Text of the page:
Here’s How Often You Should Wash Your Sweaters

Freshly laundered and ready to wear four days in a row.
Freshly laundered and ready to wear four days in a row. / Dan Gold, Unsplash

In many ways, balmy summer temperatures help take the guesswork out of doing laundry. When you’re drenched in sweat after running a quick errand, for example, tossing your T-shirt in the hamper is a no-brainer. During colder months, it’s not always quite so straightforward—you might feel like your favorite chunky sweater can go weeks without a wash.

But just because it doesn’t show any visible coffee stains doesn’t mean it’s not dirty. So just how often should you wash your sweaters? Madewell posed the question to experts from Madame Paulette, a luxury apparel cleaning service in New York, and they recommended every four wears. Elaine Cella, a Procter & Gamble fiber scientist, gave Glamour some similar advice: every three or four wears for thick sweaters, and every wear for thin sweaters.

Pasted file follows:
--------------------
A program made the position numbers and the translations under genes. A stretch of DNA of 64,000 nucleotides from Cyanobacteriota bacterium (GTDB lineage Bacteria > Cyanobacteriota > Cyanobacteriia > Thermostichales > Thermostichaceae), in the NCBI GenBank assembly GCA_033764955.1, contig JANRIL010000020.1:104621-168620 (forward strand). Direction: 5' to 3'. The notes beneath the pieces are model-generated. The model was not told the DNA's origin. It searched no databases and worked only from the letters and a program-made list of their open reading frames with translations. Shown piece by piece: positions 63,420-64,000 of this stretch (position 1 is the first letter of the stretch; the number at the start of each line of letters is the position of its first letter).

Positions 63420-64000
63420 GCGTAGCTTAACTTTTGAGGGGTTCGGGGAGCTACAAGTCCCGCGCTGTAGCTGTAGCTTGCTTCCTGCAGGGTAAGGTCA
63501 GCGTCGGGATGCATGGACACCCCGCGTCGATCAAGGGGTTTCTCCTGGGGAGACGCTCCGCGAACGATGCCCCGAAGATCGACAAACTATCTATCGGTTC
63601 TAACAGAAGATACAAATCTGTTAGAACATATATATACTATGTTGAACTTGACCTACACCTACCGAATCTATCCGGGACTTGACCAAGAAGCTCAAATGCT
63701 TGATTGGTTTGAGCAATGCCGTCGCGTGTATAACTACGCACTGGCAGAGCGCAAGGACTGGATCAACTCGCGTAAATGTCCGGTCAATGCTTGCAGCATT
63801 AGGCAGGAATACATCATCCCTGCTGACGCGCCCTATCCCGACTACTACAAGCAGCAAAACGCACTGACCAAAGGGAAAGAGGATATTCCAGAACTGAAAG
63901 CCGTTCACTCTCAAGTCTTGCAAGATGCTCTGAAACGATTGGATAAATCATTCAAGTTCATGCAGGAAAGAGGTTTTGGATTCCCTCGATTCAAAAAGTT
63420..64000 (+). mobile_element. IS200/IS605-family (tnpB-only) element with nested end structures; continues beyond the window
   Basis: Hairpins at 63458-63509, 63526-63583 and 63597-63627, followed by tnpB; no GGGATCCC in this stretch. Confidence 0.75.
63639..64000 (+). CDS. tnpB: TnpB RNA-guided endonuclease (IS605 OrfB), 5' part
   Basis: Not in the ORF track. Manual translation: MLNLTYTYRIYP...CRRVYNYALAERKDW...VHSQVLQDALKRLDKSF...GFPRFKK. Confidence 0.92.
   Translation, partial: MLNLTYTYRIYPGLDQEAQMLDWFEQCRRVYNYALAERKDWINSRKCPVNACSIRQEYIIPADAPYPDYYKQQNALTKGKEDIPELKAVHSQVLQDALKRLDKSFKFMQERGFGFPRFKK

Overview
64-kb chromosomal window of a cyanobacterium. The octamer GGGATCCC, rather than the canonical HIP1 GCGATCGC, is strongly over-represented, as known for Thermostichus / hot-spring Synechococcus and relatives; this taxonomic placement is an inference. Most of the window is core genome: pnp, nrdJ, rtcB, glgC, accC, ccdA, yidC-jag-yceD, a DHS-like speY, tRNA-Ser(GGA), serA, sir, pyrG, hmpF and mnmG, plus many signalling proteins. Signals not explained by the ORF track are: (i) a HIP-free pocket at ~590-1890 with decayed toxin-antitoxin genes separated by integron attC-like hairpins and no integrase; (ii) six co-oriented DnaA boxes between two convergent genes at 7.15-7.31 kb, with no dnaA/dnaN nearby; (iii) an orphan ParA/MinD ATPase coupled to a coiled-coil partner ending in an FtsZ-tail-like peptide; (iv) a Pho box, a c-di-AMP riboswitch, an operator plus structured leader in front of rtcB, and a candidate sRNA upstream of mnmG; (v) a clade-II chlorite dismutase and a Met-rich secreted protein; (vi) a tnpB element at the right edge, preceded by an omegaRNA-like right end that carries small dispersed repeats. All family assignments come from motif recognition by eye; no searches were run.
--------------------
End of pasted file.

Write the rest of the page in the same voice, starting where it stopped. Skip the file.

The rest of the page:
The general rule is that if a top touches your skin directly, it should get cleaned between each use. This may seem surprisingly often, especially if you step right out of the shower and into your shirt, but you might not realize just how much stuff your skin emits in a day; according to Glamour, we produce 10 grams of skin flakes, 40 grams of oil, and 1 liter of sweat on average (but that volume can vary a lot).

Since people like to layer cozy sweaters over other shirts, those garments are spared from some of our epidermal emissions and can therefore skip some laundry days. That said, you should also factor in how long—and where—you wore the sweater in question. If you donned it for a backyard bonfire or during a brisk walk on an unexpectedly hot day, it’s not a great idea to try to eke out multiple wears. If your fourth wear was just to pick up coffee around the corner, on the other hand, you can probably shoot for a fifth.

As for how to wash your sweaters, it varies by fabric. According to Bustle, most are actually fine to throw in the washing machine, and your safest bet is a gentle or delicate cycle with cold water. For certain wools or other tricky materials, here are some hand-washing tips from Madewell.

[h/t Bustle]